Stories of artists passing on songs which would go on to be mega-hits for other artists abound in the music business. However both The Mystics and The Flamingos share the distinction of having compositions that were written expressly for them swiped at the last minute by artists whose stars were shining just a little bit brighter at the moment.
The parallel stories of the 2 groups runs deeper than that, though. Both of those compositions were written by the famous songwriting team of Doc Pomus and Mort Shuman, and both groups ultimately did receive Pomus-Shuman gems that went on to become hits.
Song-Shopping at the Brill Building
In early 1959, Pomus and Shuman were coming off of a string of hits they had written for Fabian and Bobby Darin. (Songs they had written for James Darren and Bobby Rydell would chart soon after.) Their employers at the time, Hill and Range publishing, thought a logical next step for the duo would be writing for some of the NY-based vocal groups that were beginning to make some noise in the trades and on the charts. Following the success of Danny & The Juniors‘ “At the Hop” and The Elegants‘ “Little Star” in 1958, Hill & Range manager Paul Case became convinced that, with the right material, street corner vocal groups could provide a legitimate and lucrative vehicle for his scribes to reach the top of the charts.
By this time, 1619 Broadway in Manhattan (better known as the Brill Building) was becoming the epicenter of NY-based songwriters and music publishers. Writers were looking for artists and publishers, publishers were trying to place their best material with rising stars who had chart-potential and up-and-coming artists were shopping for songs. When the five Italian boys from Bensonhurst known as The Mystics visited the Brill Building looking for material and popped into the sprawling penthouse offices of Hill & Range, Case thought they’d be a good match for some of the material Pomus and Shuman were churning out at the time.
Thanking the stars
It has been documented that, by this time, Doc and Mort had come to grips with their ground-breaking days (think Big Joe Turner and Ray Charles) being behind them and were enjoying the spoils of some of their mainstream teen-pop outings. When The Mystics came calling, they had just the song – “It’s Great to Be Young and in Love.” There was just one problem. It wasn’t great to be young and love and Doc knew the lyrics didn’t ring true. Being a teenager was tough enough and being in love just complicated matters. The song needed to be melancholy, not celebratory. The re-tooling began. Lyrics “It may be raining but the sun is shining in my heart. I’m not complaining because I know that you love me from the start” became “Each time we have a quarrel, it almost breaks my heart ‘cause I am so afraid that we will have to part.” Thanking stars up above morphed into asking stars up above and “A Teenager in Love” was born. The Mystics were ecstatic and went home to perfect the harmonies on what was sure to be their break-out hit.
Two equally credible stories survive about what happened next. One would have Laurie Records owner Gene Schwartz deciding he didn’t want such a great piece of material recorded by an as-yet unproven group. Another version is that the song was overheard by their Laurie label-mate Dion’s manager who used his clout and his client’s track record as an earner to win the song for Dion & The Belmonts.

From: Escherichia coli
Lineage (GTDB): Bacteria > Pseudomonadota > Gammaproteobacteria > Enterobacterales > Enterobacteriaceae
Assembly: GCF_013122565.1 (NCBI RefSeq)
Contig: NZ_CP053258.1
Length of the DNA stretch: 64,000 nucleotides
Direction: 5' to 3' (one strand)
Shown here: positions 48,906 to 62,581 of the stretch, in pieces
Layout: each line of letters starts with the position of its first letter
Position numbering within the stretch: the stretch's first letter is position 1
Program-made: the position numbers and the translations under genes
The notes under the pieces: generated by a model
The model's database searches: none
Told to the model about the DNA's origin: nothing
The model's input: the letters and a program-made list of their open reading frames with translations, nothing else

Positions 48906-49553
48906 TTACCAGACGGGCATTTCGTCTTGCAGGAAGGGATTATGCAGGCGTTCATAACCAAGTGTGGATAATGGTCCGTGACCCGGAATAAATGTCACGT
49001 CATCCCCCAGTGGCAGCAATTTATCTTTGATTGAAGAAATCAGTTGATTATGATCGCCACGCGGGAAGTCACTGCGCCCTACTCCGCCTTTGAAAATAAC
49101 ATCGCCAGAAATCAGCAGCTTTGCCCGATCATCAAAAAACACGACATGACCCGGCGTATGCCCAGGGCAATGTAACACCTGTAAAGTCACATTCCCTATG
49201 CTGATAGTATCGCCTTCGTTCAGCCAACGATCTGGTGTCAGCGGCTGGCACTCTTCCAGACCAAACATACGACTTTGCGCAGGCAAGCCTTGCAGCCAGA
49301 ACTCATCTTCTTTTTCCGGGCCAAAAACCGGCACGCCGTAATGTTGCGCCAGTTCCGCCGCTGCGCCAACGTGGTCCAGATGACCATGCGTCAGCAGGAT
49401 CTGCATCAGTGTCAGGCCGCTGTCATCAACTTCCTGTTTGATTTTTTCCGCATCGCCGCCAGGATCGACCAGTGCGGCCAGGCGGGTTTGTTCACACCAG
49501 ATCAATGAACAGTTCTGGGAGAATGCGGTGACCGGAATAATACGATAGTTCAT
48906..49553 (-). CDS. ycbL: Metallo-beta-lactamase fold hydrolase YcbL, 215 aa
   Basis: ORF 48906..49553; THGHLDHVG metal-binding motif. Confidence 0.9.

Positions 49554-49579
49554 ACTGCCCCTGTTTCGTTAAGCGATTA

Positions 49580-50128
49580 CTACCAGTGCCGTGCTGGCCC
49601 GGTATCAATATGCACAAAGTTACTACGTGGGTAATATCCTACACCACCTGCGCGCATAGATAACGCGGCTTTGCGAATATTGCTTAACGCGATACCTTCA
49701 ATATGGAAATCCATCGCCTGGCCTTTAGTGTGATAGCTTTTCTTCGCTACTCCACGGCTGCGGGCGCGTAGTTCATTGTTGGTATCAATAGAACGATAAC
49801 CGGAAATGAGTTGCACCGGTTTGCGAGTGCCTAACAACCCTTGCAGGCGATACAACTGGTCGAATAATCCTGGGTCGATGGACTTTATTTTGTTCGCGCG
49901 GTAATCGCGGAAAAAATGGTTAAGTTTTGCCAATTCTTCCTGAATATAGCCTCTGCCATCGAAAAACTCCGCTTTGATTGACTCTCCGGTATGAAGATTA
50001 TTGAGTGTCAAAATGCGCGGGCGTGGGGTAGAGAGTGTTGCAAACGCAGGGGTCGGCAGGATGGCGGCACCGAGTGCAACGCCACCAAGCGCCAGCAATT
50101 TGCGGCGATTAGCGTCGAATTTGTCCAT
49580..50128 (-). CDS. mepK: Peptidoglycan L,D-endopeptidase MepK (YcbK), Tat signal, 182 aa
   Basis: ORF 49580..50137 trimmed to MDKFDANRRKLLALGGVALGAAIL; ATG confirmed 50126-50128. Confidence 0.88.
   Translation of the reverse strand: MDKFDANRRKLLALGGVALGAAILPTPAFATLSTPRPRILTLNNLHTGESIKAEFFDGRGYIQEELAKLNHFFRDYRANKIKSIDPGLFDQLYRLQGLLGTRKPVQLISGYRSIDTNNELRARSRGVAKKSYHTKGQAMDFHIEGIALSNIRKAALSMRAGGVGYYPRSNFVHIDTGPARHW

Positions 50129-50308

As it turned out, Dion didn’t initially care for the song, later recalling in an interview that it sounded “wimpy” and against-the-grain of the image of the group.
Nonetheless, Dion put his best “I’m So Lonesome I Could Cry” hurting on the song and it became a Top Ten hit for the group in the U.S. Upon release, two covers emerged in the UK and the song gained the unusual distinction of occupying 3 of the top twenty spots at once on the British chart. Its influence would later be documented by artists as diverse as Bob Marley, Bruce Springsteen and Paul Simon.
Pomus and Shuman, meanwhile went back to drawing board and, rumor has it, 24 hours later, had cranked out the “Little Star” / “All the Pretty Little Horses” -inspired “Hushabye.” It spent almost four months on the national charts and went on to be covered by The Beach Boys, who have proclaimed The Mystics’ version a heavy influence on their sound, as well as Jay & the Americans and Robert John. It remains the Mystics’ biggest hit and signature song to this day.
“Kiss Me Quick”
Hill & Range had what essentially amounted to an exclusive on Elvis Presley’s new material, acting as publisher of all of Elvis’s recordings, in partnership with the King himself (as well as, of course, the Colonel.) Still, by 1960, Pomus and Shuman had failed to get any traction writing for Presley. He had rejected “Turn Me Loose” which went on to become a hit for Fabian. Finally, they managed to place “A Mess of Blues” as a B-side to “It’s Now or Never.” It’s not entirely certain what transpired after they wrote “Kiss Me Quick” expressly for The Flamingos, but it is certain that the song never made it to the group.
After “Quick” got captured by the King, Doc and Mortie once again went into consolation prize mode and penned “Your Other Love.” The Flamingos happily recorded the composition and put their own (albeit Drifters-inspired) spin on the song. It went on to become one of The Flamingos last charted records before the original group splintered. It was also covered by both Dean Martin and Connie Francis.
Sources & Recommended Reading
Always Magic in the Air: The Bomp and Brilliance of the Brill Building Era by Ken Emerson
Pomus & Shuman: Hitmakers Together & Apart by Graham Vickers
Here Comes the Night: The Dark Soul of Bert Berns and the Dirty Business of Rhythm and Blues by Joel Selvin